Tony C’s Secret Limoncello Recipe

| April 13, 2013

Our close friend Tony C is a true example of the great Italian American family culture.  Tony takes enormous pride in his ancestry, his family and the Italian gastronomical experience.

Tony, like many Italian Americans loves to spend extended time with loved ones. He often shares stories about the incredible food, wine, spirits and amazing camaraderie his family enjoys.

Every summer Tony gathers with his siblings, cousins and other close relatives to bond, enjoy great Italian food and wine. One of the highlights of this outing is to make the secret family limoncello recipe.

Limoncello has a history of anecdotes and legends beginning in 1900 on the island Azzurra where Maria Antonia Farace, the proprietress of a small boarding house, had a substantial garden of oranges and lemons. Maria’s nephew opened up a bar nearby with a house specialty of lemon liquor made from his Nonna Maria’s recipe. In 1988, his son Massismo registered a trademark and started a small company  producing the traditional yellow liquor, limoncello.

The families of Sorrento and Amalfi have similar stories that are also linked to lemon cultivation and so limoncello found it’s roots.

The yellow and wrinkled lemon skin is the essential ingredient of Limoncello production. Although the liquor is easy to make, the preparation must be meticulous when peeling the lemons to avoid the white pith.  Once the limoncello ferments, the traditional yellow liquor will be ready to enjoy as an aperitif or digestive.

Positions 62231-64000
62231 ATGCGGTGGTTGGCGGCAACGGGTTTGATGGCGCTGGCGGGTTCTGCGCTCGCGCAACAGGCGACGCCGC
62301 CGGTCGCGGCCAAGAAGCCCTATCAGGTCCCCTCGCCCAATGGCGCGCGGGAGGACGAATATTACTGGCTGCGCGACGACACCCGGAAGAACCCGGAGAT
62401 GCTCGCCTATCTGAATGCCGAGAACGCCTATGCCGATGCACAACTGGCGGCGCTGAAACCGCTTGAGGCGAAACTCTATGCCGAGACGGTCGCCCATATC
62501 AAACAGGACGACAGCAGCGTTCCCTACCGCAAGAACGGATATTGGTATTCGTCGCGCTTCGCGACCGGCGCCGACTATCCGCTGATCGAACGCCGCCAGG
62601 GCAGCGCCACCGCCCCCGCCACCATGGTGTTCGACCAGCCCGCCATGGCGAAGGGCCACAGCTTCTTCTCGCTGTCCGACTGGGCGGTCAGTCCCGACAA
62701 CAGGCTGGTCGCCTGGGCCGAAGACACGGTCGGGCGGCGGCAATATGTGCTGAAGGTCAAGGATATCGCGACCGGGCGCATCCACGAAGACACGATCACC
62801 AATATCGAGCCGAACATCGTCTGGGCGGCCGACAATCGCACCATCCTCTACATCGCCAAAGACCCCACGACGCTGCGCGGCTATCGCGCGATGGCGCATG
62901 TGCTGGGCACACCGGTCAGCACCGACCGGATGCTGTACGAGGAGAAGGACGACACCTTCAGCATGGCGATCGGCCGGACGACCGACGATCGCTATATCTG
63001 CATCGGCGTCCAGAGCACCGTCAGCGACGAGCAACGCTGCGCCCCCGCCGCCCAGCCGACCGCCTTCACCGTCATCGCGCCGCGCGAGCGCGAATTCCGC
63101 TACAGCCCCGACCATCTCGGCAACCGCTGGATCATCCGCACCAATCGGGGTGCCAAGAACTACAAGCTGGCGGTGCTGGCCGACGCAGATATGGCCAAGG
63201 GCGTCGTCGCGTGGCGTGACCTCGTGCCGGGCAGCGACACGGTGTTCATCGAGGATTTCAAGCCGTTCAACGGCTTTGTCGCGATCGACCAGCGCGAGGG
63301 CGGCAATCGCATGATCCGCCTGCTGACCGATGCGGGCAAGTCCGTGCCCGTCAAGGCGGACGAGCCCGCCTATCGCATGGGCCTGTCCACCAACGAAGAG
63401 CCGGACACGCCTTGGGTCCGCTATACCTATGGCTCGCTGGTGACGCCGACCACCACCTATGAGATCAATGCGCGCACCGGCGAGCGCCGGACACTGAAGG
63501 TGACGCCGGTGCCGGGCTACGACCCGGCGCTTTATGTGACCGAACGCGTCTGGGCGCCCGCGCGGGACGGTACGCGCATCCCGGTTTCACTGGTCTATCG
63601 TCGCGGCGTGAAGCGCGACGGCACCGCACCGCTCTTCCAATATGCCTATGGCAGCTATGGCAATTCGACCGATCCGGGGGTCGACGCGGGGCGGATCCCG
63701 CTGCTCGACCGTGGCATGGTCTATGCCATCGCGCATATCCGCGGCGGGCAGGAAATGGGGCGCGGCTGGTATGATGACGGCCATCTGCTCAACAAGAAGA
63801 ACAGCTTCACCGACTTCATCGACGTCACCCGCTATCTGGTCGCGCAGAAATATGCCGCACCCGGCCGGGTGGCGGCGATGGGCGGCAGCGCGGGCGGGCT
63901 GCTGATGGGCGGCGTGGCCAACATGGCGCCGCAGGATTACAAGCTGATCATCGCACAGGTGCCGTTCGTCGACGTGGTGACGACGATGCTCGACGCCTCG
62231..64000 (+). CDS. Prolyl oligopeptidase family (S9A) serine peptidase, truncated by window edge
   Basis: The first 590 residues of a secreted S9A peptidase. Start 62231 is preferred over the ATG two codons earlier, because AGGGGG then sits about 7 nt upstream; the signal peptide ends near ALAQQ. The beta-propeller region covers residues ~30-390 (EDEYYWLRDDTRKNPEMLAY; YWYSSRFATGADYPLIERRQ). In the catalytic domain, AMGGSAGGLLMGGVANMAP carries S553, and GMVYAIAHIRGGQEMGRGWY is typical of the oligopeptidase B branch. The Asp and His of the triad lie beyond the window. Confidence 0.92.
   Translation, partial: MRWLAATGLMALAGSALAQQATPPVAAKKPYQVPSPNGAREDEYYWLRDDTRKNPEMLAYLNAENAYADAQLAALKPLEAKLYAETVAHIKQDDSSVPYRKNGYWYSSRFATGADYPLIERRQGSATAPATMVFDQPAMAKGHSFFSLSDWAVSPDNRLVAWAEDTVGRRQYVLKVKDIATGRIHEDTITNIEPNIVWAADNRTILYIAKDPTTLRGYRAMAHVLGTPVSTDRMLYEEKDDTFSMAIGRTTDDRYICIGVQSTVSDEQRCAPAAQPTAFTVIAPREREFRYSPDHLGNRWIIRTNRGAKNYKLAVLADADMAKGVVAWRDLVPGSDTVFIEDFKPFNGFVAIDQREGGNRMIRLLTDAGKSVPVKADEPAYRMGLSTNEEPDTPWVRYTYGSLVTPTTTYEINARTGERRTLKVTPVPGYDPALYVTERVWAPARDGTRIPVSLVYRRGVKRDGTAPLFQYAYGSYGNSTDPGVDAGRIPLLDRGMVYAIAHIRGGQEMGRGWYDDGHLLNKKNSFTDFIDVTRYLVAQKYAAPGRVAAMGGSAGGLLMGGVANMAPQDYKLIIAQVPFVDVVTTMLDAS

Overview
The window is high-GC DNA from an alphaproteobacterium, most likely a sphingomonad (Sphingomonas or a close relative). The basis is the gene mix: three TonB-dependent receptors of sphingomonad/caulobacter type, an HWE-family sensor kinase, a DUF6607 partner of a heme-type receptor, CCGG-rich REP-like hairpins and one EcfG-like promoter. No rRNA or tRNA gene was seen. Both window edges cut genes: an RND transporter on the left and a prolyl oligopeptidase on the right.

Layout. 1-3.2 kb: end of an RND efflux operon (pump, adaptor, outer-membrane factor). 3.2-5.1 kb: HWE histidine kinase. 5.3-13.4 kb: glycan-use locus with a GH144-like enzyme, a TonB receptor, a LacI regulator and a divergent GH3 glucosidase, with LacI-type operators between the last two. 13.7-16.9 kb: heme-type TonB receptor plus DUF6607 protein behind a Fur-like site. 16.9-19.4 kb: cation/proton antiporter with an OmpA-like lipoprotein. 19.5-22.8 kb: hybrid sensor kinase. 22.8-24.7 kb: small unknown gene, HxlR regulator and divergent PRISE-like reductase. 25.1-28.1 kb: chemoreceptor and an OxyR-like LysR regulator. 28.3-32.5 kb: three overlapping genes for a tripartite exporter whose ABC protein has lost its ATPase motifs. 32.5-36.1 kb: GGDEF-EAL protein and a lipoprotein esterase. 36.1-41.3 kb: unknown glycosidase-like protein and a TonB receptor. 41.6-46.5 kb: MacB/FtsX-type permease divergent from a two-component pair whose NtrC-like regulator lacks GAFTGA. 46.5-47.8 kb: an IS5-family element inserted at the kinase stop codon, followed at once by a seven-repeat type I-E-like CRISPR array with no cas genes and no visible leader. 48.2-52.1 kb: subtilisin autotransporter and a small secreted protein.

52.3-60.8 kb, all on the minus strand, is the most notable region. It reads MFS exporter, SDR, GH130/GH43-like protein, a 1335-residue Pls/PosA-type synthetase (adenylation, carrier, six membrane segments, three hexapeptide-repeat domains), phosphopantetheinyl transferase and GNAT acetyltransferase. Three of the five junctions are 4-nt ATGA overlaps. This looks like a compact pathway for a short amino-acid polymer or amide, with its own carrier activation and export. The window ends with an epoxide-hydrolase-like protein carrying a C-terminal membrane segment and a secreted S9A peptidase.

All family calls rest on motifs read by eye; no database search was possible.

Tony C’s Limoncello Recipe

 

Ingredients:

  • 2 pounds very fresh lemons, mottled with green, if possible.
  • 1 quart grain alcohol or vodka
  • 5 1/3  cups water
  • 3 ¾  cups sugar
  • 2 clean 1-quart decorative bottles with tops or corks

Directions:    

Using a sharp knife or vegetable peeler, remove the zest from the lemons, taking care not to include any of the bitter white pith.
Place the lemon zest into a clean half-gallon jar with a tight fitting lid.

The sugar is slowly added to warm (not boiling water) until the water is clear.

After the lemon zest is left in the jar of grain alcohol for 2 weeks, you should strain the lemon and add to the sugar and water.

Then let it sit in a cool & dark location for 2 weeks.

 

Then you are ready to drink!

 

Makes 2 Quarts

 

TISH’S NOTE:

If you use Meyer Lemons in this recipe, the liquor will have a slightly sweeter note.

 

SALUTE!

Charlotte “Tish” Goldblatt

Cgoldblatt@dailyfoodandwine.com

RAISE YOUR SPIRITS AND GET THE DISH!

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